EL PASO, Texas – Businesses in every corner of the economy suffered from the pandemic as they struggled to keep their people busy and doors open.
“It’s definitely a year we’d love to forget,” said Elodia Perches, owner of Bridal Novias, an El Paso wedding dress store.
Since wedding halls were closed and large gatherings were not allowed, many of Perches’ customers decided to postpone their celebration and with it their dress.
Bridal Novias lost 90 percent of its sales in 2020. A harsh reality that Perches had never experienced in the 39 years Bridal Novias has put brides together for their wedding day.
When the vaccinations were introduced and the convention restrictions lifted, Bridal Novias was able to regain some of its revenue when customers postponed their weddings.
“We are so happy and grateful to the city of El Paso and Las Cruces and all of the surrounding cities for actually saying, ‘Let’s shop locally,’” Elodia said.
But Elodia says they could make more money if some of their most loyal customers were actually allowed to come to their store. These loyal customers were stuck behind a wall in Mexican cities like Ciudad Juarez and Casas Grandes and couldn’t cross the line due to non-essential travel restrictions that came into force in March 2020.
It changed the way Perches customizes their future brides. Instead of their customers coming to their store, Perches brings their clothes to them in Mexico.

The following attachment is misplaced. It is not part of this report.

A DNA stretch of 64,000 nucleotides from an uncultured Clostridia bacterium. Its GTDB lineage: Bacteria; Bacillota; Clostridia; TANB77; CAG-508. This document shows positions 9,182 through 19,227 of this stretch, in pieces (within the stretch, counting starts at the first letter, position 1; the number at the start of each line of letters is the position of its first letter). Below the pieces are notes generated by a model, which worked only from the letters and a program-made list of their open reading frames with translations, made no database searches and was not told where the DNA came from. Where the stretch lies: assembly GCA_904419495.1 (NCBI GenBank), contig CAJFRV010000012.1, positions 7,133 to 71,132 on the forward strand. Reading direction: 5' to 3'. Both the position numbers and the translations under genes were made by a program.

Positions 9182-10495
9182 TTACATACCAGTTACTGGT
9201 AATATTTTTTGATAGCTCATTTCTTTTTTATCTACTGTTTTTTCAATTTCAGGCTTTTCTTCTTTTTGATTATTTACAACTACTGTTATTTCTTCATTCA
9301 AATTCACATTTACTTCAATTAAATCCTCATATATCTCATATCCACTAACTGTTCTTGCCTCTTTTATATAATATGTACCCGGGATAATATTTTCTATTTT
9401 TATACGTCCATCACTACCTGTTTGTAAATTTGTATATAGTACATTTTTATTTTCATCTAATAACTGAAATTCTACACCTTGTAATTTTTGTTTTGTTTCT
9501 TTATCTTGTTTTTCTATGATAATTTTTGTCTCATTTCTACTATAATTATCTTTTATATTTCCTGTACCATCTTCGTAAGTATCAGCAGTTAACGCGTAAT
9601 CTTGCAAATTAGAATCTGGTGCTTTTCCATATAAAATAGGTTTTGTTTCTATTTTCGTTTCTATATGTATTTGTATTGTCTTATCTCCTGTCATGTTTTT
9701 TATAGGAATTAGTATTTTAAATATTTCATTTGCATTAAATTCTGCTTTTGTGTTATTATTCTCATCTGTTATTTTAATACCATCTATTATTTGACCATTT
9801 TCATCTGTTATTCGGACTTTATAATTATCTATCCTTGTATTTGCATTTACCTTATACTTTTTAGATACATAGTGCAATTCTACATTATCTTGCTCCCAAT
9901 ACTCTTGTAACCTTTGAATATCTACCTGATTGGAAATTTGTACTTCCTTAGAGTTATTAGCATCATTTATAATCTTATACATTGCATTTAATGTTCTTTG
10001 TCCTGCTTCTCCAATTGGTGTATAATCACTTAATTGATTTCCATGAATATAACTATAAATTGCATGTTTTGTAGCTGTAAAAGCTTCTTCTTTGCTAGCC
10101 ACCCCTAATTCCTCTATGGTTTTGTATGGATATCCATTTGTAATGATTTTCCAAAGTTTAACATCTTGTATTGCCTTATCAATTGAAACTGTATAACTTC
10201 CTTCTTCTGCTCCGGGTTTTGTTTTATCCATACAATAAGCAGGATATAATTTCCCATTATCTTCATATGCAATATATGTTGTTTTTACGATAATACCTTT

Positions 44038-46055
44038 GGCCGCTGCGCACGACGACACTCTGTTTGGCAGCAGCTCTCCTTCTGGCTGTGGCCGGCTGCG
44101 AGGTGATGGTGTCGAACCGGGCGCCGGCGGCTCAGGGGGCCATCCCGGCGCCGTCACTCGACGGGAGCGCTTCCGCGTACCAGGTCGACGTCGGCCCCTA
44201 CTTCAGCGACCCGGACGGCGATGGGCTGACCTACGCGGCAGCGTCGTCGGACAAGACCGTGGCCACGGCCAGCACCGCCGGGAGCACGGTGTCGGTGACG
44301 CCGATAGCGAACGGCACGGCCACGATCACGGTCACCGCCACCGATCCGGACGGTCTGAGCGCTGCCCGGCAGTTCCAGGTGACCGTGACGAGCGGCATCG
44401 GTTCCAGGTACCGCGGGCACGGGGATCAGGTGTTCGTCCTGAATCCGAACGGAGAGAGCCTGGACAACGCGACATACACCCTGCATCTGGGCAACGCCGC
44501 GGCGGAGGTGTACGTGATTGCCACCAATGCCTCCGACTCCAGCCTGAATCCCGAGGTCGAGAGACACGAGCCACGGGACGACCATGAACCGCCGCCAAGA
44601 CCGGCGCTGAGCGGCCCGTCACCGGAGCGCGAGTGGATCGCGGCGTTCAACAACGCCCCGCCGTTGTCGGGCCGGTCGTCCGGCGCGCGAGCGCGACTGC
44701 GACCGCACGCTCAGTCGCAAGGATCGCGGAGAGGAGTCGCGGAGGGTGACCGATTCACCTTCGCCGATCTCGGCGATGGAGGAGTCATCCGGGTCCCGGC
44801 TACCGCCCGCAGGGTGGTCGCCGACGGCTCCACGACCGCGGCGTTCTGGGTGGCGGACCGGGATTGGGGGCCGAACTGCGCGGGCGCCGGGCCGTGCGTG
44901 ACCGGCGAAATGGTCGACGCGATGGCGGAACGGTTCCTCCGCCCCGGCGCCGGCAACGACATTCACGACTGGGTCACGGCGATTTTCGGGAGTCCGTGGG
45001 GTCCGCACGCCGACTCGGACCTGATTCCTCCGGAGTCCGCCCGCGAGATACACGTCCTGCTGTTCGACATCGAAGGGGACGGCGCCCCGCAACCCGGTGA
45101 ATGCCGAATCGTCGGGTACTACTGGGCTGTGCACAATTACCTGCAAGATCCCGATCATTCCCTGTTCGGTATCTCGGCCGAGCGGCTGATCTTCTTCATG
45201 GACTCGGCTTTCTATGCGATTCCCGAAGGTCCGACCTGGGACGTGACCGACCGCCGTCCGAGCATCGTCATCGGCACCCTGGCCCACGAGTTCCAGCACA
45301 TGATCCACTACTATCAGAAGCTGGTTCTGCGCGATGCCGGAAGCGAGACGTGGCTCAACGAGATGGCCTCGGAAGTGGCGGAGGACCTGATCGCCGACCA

“I call myself ‘Ella Blue Bird’ now because I actually deliver door-to-door baskets,” Elodia said with a smile.
Since Mexican shoppers are so important to El Paso’s economy, one might think that sales tax revenues would suffer if those customers couldn’t shop in the city’s stores. In fact, the opposite has happened.
El Paso’s sales tax revenue continued to grow during the pandemic, according to city data. The only time the city saw a decline was at the start of the pandemic and in late 2020. It’s important to note that El Paso saw an outbreak of Covid infection and deaths in the winter of 2020.
In 2021, revenues skyrocketed. In May 2021, for example, there was an increase of 24.5 percent compared to May 2020.
“We recovered very quickly,” said Robert Cortinas, CFO of the City of El Paso. “It’s pretty surprising to a lot of people I think.”
Cortinas says the federal economic controls money is a major factor in El Paso’s success. Retail is seeing the greatest growth in sales tax revenue during the pandemic. This industry includes things like clothing, home improvement building materials, and auto sales.
Cortinas also credits El Paso’s resilience. He says the economy is very strong and has recovered in times of struggle such as the 2008 recession.
“We don’t see the very high fluctuations, but we don’t see any very small fluctuations either,” explained Cortinas.
Unfortunately, these flashy numbers won’t last long. Cortinas and his team will bring the number of suspects down to normal levels that the city is used to.
However, if the border restrictions are lifted on August 21, we could expect even longer high growth, according to Cortinas. Growth is what Perches hopes for, but she will settle for a day when she can furnish her future brides with the most important dress they will ever wear in their business.
“I want to stay positive and know that love won’t be canceled and we’ll stay here for the long term,” Perches said.